In the aftermath of the Line 10 subway car collision that occurred due to faulty train signals, information is coming to light regarding the provider of Shanghai Metro’s signaling technology.
An undated chart purporting to show Shanghai CASCO Signal Corporation’s project inventory is currently circulating on Weibo, and it lists the entirety of the company’s non-high speed rail projects in China.
The result of a joint-venture between China Railway Signal & Communication Group and Alstom, a Paris-based multinational power and transport corporation, CASCO is coming under intense pressure for failing to ensure passenger safety in both Wenzhou and now Shanghai.
Though the chart makes no mention of CASCO’s high speed rail projects, millions of people living in Shanghai, Beijing and a host of other cities make use of the transportation infrastructure they’ve helped build on a regular basis.
List of subway lines in Shanghai, Beijing & beyond that use CASCO’S technology after the jump…
Multiple Metro Main Control Center systems
Metro Line 2 signal system upgrade
Metro Line 5 various systems
Metro Line 13 Centralized Traffic Control system
Metro Batong Line (八通线)
8-line digital testing system
Metro Airport Line signal systems
Metro Line 9 signal systems
Metro Yizhuang Line (亦庄线) signal systems
Metro Fangshan Line (房山线) signal systems
Metro Changping Line (昌平线) signal systems
Metro Line 3 Automatic Traffic Control system (and two other Line 3 projects)
Metro Line 1 renovation for Shanghai South Railway Station
Metro Line 1 new extended train car signal system
Metro Line 10 signal system
Metro Line 12 signal system
Metro Line 13 signal system
Urban Rail Transit (various systems)
Tianjin Metro Line 1 signal system
Shenzhen Metro Line 2 original phase signal system
Dalian Light Rail Line 3 Centralized Traffic Control system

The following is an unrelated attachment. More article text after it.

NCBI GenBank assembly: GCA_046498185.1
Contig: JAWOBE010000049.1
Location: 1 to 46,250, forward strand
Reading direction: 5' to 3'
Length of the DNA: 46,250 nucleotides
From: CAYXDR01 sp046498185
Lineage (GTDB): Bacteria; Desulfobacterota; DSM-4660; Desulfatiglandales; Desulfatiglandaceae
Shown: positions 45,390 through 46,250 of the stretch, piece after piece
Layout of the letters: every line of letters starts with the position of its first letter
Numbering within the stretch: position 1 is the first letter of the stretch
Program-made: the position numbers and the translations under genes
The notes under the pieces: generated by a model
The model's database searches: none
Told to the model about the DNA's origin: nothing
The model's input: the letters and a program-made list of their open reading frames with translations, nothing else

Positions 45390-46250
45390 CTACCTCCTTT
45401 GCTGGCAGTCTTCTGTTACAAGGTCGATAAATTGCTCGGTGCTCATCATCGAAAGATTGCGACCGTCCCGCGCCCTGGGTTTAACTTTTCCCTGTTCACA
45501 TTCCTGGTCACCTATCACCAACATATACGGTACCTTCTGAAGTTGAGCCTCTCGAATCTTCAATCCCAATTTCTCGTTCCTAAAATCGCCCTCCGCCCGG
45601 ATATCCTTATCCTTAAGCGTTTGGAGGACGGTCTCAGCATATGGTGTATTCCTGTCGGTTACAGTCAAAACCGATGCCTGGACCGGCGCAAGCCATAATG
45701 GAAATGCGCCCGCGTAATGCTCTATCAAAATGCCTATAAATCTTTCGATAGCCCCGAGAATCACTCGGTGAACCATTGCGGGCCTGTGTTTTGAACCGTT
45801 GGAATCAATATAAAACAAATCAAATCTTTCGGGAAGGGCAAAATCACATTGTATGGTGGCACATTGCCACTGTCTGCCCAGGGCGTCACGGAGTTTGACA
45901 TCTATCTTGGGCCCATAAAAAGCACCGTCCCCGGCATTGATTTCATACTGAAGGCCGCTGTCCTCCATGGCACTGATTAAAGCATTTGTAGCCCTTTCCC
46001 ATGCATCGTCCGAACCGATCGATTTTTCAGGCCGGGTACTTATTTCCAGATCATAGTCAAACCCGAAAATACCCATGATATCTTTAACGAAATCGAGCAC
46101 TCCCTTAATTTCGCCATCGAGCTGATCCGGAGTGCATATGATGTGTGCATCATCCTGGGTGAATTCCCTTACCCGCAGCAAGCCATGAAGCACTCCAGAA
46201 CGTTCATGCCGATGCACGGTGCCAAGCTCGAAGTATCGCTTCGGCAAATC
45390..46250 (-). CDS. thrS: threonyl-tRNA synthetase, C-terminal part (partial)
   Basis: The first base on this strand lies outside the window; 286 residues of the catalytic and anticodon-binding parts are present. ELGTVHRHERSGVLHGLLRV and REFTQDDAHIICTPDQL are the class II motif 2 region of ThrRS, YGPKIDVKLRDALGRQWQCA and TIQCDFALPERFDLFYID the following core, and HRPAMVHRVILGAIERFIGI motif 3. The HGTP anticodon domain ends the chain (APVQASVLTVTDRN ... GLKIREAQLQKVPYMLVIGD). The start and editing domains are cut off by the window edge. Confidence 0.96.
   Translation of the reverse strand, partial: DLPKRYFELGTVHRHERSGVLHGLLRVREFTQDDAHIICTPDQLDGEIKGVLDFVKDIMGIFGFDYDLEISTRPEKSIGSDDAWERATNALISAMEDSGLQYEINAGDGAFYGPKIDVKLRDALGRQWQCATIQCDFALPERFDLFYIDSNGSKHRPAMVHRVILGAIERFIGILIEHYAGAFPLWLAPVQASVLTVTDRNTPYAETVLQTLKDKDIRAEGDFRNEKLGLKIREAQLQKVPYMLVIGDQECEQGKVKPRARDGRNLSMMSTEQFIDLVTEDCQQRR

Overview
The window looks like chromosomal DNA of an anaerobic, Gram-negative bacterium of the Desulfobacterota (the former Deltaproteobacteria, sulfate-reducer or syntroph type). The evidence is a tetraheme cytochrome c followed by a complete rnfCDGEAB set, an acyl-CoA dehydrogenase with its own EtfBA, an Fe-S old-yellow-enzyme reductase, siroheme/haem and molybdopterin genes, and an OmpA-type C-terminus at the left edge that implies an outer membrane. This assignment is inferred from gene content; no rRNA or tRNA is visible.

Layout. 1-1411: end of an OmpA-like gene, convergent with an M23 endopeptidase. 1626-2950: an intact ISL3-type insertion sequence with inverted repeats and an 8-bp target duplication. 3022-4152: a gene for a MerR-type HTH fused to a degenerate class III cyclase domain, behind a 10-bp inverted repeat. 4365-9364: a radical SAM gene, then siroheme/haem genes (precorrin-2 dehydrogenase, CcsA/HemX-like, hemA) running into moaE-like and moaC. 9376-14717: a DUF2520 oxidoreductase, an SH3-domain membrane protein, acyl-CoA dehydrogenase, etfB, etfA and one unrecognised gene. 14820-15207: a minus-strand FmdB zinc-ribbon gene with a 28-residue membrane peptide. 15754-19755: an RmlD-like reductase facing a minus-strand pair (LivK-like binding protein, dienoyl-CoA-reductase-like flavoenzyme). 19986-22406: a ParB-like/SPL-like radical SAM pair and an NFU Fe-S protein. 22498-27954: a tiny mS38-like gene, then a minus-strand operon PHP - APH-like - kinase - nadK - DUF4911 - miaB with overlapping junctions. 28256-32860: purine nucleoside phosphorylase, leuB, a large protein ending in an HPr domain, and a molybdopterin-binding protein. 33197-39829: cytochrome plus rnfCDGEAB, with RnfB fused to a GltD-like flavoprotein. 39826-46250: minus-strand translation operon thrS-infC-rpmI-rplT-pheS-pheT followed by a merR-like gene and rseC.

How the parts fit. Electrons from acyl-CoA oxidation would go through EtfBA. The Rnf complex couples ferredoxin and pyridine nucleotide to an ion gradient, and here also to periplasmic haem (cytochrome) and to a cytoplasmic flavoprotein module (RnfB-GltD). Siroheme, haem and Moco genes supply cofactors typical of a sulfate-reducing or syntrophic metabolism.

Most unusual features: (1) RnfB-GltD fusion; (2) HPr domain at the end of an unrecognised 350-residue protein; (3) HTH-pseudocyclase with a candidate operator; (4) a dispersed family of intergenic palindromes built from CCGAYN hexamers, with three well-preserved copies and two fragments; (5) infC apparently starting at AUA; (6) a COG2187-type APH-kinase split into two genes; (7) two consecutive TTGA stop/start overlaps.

Changchun Light Rail Jingyue Line (净月线) [various systems]
Guangzhou Metro Line 6 signal system
Shenzhen Metro Line 2 Eastern extension signal system
Shenzhen Metro Line 5 signal system
Ningbo Urban Rail Transit Line 1 system
Kunming Urban Rail Transit Signal System (partially illegible)
Original chart in Chinese:
The chart itself has certain strange inaccuracies, at least in its breakdown of CASCO’s expenses.
Are we supposed to swallow the perfectly round numbers concerning the investment totals for unnamed Chinese and American partners, like a $200 million USD equal investment between two parties? (See update below) And though we’re quite sure Shanghai’s Line 10 was completed, the chart says that Metro Line 10’s signal system is still under construction. Then again, after the recent accident due to faulty signals, maybe deeming Line 10 signals unfinished might not be far from the truth.
We’re wondering what’s keeping the CRSC from throwing some of the blame on the French side, a la what happened with ConocoPhillips in the Bohai Bay oil spill.
UPDATE: Though CASCO began originally as a joint venture between General Railway Signal of Rochester, New York, the company became a division of Alstom in 1998, and changed its name to Alstom Signaling Inc. GRS was sold to Alstom by its then owners Sasib Railways Group of Italy, who bought GRS in 1989.
The information on the left side of the original chart states:
CASCO was a joint-venture between General Railway Signal and China Railway Signal & Communication Group in March of 1986, with a registered capital of $2 million USD from both the Chinese and American side, for a total of $4 million USD in registered capital.
CASCO then began its cooperation with Alstom in May of 2000. The registered capital was also $2 million USD from each side.
This year, registered capital is 50 million RMB from both CRSC and Alstom.
(h/t Hot Shanghai via @伏昕)